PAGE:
Separating facts from fiction about Joseph Smith's death

The size of the bullet hole in John Taylor's pocket watch that was with him in Carthage Jail was the last detail Joseph Lynn Lyon needed in his research about the 1816 muskets that were likely used by the mob.

The pocket watch had been damaged during the shootings that resulted in the deaths of Joseph Smith and his brother Hyrum and the hands had stopped at 5:16.

The answer he received: "There isn't a hole in John Taylor's watch."

That started a new search to separate the facts from the myths surrounding the events of that day in Carthage, Ill., on June 27, 1834, Lyon said during a BYU Campus Education Week presentation on Aug. 16.

"Some well meaning people want to enhance such an event by adding the miraculous," Lyon said. "While others want to attack it to destroy faith."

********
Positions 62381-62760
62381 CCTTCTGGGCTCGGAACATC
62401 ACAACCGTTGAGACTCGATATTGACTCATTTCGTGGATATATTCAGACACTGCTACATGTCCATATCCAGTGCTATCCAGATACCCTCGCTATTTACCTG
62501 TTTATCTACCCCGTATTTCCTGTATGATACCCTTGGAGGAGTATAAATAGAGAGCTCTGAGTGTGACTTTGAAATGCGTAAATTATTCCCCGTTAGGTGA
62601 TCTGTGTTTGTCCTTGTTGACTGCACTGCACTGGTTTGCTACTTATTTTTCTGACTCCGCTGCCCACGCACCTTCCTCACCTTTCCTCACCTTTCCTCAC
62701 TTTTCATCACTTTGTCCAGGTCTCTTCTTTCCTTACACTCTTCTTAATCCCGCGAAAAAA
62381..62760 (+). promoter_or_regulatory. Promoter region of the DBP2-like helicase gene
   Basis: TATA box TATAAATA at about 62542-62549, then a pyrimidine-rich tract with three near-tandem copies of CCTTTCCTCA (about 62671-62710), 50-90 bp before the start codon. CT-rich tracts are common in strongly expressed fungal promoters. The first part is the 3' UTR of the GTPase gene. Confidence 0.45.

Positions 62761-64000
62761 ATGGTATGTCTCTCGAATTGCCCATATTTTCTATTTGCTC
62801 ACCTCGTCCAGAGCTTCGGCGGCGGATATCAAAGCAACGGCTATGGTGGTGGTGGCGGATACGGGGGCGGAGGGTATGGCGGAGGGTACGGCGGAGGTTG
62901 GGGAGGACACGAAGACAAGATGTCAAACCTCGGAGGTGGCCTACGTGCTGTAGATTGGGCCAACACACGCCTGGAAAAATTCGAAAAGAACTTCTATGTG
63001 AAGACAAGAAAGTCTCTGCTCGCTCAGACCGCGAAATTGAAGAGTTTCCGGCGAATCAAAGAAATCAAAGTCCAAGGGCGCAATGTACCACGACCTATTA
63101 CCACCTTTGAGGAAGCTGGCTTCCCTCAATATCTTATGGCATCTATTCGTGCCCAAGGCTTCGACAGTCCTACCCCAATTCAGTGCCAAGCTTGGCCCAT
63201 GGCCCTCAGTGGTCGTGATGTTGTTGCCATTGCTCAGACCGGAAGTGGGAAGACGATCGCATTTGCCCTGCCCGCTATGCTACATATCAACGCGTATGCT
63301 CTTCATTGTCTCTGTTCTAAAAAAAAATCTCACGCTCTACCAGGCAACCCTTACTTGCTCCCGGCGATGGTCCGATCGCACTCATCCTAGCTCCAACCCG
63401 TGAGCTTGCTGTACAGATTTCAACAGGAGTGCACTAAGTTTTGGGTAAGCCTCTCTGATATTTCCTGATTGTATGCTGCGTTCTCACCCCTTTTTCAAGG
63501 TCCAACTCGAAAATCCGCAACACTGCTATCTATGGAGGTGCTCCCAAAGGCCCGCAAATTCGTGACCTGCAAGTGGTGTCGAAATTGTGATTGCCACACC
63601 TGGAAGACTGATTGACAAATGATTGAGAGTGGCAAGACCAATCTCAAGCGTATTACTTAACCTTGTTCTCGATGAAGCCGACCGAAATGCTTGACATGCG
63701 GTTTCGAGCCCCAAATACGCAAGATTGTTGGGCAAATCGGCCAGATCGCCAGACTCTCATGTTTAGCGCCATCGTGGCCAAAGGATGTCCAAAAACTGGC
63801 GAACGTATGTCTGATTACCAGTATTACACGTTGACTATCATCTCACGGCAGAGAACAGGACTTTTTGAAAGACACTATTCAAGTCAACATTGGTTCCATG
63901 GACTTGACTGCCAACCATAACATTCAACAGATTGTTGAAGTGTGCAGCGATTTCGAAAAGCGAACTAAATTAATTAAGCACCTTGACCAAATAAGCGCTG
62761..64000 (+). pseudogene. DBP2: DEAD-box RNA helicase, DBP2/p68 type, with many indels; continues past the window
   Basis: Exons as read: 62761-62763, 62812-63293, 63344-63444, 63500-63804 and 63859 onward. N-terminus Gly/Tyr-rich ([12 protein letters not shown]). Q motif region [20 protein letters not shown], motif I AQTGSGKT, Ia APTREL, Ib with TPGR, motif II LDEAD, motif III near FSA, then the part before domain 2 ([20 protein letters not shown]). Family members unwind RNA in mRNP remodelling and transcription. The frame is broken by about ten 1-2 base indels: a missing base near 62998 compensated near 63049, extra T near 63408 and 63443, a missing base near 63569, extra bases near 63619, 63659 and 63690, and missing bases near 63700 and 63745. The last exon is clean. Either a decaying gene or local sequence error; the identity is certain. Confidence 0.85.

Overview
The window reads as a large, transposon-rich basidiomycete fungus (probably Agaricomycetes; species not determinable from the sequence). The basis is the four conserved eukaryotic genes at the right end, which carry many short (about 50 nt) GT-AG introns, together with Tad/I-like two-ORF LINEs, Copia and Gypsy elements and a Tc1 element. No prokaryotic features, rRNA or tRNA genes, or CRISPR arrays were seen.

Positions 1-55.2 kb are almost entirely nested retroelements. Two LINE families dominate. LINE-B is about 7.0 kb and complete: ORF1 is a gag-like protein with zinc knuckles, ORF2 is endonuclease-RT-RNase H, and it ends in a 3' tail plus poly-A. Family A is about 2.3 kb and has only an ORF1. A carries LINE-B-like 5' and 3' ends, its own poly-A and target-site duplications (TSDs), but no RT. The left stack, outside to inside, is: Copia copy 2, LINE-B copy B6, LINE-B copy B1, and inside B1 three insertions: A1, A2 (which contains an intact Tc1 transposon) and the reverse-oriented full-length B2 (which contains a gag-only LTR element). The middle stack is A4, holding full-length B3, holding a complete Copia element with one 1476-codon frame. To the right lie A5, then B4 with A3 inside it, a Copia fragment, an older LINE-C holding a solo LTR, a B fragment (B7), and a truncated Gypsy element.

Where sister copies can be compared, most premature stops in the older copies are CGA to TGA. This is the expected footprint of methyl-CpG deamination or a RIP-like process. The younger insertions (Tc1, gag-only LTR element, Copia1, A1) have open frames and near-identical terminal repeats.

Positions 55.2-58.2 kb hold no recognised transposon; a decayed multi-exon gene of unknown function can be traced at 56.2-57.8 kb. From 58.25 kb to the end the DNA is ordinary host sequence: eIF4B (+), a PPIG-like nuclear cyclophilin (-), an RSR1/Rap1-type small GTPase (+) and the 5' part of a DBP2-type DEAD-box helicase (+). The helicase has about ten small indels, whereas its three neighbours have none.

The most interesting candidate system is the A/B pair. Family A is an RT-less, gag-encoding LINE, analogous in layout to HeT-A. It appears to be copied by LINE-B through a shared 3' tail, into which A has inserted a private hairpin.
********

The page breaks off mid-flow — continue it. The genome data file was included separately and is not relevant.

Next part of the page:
Fortunately, there is still evidence from the shootings, including the jail with the original doors and the room still intact, the death masks of Joseph and Hyrum, and photographs of their skulls, Hyrum's clothes and watch, John Taylor's watch and statements from those who survived or treated the men.

John Taylor's watch

To see how a watch would withstand being shot, Lyon, a University of Utah professor, began buying old watches for a Mythbuster-style test.

Read the rest of this story at deseret.com
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